- The Oxford Handbook of Slavery in the Americas
- List of Contributors
- Slavery in the Americas
- Spanish Hispaniola and Puerto Rico
- Mexico and Central America
- Spanish South American Mainland
- British West Indies and Bermuda
- Dutch Caribbean
- French Caribbean
- Colonial and Revolutionary United States
- Early Republic and Antebellum United States
- The Transatlantic Slave Trade
- The Origins of Slavery in the Americas
- Biology and African Slavery
- Indian Slavery
- Race and Slavery
- Class and Slavery
- Religion and Slavery
- Proslavery Ideology
- United States Slave Law
- Slave Resistance
- Slave Culture
- The Economics of Slavery
- Gender and Slavery
- Abolition and Antislavery
- Slavery and the Haitian Revolution
- Internal Slave Trades
- Demography and Slavery
- Comparative Slavery
- Finding Slave Voices
- Archaeology and Slavery
- Post‐Emancipation Adjustments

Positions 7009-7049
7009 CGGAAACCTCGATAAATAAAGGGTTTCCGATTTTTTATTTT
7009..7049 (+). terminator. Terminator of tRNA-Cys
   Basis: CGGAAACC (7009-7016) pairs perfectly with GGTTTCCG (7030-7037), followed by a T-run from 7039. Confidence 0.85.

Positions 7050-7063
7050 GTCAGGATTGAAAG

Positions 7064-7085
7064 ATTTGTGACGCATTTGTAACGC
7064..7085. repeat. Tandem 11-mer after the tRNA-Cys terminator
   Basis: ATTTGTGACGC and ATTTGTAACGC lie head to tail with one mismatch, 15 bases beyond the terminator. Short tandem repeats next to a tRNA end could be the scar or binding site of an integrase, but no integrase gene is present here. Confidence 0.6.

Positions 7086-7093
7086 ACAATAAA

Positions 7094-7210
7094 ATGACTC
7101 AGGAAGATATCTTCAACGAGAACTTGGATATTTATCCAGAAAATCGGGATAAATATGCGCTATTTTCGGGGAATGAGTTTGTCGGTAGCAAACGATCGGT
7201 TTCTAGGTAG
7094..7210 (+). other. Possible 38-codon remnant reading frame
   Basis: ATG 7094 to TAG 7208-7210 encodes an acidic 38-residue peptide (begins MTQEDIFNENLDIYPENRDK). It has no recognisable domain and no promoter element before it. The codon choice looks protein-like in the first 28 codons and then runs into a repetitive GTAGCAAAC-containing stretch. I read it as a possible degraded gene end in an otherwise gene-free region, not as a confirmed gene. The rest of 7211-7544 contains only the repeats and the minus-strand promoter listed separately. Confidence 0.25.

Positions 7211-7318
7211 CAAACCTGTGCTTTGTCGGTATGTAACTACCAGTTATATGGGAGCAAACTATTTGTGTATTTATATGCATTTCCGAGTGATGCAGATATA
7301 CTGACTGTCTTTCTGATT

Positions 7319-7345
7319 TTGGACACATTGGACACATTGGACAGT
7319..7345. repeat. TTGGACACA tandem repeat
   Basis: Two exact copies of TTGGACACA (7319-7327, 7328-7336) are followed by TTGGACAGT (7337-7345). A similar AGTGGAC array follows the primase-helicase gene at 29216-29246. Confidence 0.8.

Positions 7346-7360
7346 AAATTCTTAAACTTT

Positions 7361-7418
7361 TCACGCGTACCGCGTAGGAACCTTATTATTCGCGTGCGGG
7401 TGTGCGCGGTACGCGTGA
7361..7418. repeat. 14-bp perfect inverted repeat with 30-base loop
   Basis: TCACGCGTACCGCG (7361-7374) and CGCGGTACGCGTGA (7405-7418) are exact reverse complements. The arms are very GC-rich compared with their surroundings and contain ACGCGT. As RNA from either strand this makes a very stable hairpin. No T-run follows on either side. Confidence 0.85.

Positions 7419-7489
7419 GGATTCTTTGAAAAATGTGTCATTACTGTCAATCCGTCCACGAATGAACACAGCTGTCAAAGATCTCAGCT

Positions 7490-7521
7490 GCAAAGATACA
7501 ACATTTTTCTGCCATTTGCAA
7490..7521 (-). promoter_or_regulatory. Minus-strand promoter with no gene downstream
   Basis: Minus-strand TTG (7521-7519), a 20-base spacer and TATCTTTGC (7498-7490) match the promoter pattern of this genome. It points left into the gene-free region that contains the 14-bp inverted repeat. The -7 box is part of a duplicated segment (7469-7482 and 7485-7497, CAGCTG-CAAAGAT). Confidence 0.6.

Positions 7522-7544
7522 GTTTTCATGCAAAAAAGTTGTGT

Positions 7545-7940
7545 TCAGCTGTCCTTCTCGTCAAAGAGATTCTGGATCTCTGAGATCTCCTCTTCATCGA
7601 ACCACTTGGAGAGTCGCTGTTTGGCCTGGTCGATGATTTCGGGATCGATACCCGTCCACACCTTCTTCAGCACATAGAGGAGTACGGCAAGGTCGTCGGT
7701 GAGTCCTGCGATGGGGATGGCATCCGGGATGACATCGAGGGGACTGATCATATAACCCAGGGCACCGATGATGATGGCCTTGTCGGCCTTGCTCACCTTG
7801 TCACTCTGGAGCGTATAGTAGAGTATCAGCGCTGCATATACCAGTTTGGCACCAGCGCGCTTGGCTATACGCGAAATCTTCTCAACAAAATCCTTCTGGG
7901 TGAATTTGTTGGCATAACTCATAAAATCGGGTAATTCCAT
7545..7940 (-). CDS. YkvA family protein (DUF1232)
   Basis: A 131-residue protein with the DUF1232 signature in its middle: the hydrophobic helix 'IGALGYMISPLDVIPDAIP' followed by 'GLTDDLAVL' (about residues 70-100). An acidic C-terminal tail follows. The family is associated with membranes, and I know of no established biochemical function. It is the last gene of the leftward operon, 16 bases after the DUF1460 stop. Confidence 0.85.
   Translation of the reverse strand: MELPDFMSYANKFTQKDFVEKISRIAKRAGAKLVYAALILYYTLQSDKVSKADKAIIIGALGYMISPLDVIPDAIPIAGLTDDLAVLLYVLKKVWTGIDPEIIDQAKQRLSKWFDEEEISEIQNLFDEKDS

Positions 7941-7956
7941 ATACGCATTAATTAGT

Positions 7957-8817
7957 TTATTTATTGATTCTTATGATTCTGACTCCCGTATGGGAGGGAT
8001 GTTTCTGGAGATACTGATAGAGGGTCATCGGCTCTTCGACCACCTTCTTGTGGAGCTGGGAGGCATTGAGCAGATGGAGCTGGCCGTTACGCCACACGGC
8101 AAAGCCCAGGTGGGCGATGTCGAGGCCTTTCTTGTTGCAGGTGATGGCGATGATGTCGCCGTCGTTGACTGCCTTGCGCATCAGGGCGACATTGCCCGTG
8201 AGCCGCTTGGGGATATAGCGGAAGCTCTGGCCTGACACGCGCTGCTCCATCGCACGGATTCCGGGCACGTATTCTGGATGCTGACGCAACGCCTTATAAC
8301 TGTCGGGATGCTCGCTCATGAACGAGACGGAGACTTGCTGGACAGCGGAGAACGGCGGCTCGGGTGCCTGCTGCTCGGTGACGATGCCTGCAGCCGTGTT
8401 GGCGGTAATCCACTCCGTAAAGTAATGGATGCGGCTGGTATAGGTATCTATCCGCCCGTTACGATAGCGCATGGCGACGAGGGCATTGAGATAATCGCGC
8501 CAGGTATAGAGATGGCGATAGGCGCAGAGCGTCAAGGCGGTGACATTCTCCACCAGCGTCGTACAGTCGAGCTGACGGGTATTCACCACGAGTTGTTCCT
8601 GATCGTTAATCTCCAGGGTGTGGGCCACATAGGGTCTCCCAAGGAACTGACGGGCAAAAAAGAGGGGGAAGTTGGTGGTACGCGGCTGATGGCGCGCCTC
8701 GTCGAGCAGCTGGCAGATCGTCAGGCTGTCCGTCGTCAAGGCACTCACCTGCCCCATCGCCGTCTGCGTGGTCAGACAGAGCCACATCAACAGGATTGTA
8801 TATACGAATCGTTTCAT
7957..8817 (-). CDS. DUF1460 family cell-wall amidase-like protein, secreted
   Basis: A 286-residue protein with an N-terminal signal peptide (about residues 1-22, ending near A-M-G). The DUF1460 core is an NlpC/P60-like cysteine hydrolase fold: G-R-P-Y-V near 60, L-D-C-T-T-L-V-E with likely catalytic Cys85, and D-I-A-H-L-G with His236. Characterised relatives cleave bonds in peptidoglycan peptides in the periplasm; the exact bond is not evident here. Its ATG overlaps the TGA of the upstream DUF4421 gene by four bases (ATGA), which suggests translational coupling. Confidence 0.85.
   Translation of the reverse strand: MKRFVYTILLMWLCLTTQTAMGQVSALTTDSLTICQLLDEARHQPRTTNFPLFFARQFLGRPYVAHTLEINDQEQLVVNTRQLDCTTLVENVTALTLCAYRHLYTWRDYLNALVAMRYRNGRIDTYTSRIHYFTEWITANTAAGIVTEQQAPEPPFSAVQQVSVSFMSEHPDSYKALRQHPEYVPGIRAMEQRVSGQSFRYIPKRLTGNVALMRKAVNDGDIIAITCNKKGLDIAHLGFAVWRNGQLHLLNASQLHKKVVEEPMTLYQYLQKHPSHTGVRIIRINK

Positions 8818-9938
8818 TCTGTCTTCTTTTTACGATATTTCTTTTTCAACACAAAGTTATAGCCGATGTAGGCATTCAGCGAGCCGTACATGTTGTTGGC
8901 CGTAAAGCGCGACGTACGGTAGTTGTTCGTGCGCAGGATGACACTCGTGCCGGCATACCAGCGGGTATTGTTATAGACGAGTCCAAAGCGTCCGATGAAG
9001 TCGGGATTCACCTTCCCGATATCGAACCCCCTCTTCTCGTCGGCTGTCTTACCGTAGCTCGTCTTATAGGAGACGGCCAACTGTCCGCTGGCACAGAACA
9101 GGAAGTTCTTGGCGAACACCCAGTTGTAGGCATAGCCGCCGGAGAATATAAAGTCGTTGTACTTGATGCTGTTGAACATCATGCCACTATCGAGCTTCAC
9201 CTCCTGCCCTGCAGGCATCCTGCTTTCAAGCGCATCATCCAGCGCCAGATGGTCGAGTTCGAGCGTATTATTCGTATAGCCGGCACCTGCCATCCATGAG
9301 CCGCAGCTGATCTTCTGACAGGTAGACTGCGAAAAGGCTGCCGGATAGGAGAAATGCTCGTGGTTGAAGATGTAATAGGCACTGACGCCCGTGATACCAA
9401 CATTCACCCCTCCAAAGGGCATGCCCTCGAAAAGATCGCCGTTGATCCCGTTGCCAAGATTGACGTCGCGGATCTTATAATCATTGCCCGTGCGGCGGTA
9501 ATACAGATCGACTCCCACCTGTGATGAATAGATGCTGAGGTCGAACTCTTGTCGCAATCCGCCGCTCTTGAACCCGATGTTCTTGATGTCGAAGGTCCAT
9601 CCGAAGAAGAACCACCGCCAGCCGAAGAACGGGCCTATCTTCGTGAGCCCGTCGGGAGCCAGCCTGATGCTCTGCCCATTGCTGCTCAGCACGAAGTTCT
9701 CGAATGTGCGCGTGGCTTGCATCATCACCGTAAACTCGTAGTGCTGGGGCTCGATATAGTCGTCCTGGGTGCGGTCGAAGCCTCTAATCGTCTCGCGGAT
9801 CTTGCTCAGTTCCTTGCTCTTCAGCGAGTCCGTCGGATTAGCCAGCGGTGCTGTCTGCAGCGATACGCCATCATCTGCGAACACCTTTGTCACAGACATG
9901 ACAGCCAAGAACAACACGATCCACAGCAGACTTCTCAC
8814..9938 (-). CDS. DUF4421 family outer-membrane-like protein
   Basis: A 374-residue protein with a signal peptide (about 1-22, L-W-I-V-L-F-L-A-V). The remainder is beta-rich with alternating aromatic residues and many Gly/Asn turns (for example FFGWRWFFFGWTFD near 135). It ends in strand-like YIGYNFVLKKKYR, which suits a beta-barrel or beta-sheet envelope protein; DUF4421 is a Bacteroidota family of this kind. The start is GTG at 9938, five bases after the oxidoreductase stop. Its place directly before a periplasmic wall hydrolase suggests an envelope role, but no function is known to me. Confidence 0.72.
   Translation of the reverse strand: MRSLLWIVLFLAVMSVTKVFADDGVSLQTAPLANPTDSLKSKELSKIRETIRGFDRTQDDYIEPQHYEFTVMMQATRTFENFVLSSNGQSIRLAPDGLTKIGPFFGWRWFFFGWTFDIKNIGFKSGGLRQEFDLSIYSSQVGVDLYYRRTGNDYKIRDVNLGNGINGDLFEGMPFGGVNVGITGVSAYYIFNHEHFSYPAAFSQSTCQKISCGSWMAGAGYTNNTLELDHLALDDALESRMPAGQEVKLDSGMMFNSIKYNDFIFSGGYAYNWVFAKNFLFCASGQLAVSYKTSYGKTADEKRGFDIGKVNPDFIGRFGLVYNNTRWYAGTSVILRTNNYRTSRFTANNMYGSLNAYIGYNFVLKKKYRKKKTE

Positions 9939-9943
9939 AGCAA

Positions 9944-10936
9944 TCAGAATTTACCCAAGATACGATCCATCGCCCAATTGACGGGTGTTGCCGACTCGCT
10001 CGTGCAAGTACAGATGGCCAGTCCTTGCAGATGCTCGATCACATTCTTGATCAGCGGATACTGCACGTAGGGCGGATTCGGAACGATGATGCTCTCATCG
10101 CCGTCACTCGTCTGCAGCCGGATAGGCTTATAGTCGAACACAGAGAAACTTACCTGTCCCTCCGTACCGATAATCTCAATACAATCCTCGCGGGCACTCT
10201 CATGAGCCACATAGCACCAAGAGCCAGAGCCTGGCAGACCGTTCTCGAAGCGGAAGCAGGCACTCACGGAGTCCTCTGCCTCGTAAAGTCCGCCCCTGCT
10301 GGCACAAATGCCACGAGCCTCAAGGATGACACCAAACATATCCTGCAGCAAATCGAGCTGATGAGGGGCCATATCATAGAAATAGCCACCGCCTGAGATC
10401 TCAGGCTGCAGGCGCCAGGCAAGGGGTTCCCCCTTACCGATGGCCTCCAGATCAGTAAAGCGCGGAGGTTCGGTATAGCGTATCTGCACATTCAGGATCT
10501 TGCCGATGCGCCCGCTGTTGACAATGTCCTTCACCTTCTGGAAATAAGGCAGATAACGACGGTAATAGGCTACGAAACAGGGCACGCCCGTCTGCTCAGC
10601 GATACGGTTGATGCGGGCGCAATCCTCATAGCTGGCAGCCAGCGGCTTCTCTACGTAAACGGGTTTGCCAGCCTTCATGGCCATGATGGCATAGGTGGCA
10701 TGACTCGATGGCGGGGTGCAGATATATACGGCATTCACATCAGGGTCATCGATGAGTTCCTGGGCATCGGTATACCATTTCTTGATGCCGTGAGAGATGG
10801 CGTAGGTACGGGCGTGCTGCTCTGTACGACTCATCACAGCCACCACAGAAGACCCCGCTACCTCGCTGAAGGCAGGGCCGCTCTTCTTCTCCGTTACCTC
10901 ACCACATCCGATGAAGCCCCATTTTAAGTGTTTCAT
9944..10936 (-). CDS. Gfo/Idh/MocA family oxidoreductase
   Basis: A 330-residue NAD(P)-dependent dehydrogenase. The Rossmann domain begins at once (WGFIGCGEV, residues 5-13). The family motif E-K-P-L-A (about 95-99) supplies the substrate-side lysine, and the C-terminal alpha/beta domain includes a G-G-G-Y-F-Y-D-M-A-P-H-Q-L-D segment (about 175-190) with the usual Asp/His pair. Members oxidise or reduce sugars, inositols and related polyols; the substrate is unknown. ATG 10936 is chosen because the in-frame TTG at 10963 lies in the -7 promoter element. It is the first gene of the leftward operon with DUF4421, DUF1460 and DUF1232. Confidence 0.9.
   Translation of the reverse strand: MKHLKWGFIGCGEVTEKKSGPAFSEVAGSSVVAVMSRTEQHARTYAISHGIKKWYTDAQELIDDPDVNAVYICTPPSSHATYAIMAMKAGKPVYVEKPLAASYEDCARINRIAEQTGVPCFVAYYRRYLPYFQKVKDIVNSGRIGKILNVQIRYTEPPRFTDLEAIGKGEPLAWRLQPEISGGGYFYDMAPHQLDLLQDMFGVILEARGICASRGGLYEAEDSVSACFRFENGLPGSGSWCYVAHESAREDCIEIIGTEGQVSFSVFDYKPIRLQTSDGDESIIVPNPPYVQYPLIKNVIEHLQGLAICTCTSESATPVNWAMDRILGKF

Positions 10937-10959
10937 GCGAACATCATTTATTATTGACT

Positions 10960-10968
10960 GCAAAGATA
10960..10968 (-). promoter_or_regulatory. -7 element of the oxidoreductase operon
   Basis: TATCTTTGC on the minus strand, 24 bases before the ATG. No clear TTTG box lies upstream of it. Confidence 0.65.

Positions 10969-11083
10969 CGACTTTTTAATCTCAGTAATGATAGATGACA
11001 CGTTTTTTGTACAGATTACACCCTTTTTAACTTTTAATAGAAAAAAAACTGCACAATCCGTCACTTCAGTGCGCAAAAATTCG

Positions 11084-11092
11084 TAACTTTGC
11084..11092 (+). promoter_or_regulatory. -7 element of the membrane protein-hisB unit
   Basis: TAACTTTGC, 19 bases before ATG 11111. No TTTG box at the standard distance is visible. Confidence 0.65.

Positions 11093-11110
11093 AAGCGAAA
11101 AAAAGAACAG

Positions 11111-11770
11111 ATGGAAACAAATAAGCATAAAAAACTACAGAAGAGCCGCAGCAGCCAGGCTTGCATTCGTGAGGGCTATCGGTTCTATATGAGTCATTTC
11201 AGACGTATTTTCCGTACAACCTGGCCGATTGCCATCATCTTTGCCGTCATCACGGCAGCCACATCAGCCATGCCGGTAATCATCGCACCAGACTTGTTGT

Abstract and Keywords
This article offers an overview of the rise of African slavery in English America. Several propositions are useful in ordering the historical record. The most important is that transitions to African slavery in the several colonies of England's emerging empire can be better understood if Britain's Atlantic world is approached as a single if imperfect and fragile labour market, and if variations in the composition of the workforce among colonies and within particular colonial regions over time are approached through a focus on the supply and demand for labour.
John J. McCusker is the Ewing Halsell Distinguished Professor of American History and Professor of Economics at Trinity University, San Antonio, Texas.
Russell R. Menard is Professor in the Department of History at the University of Minnesota.
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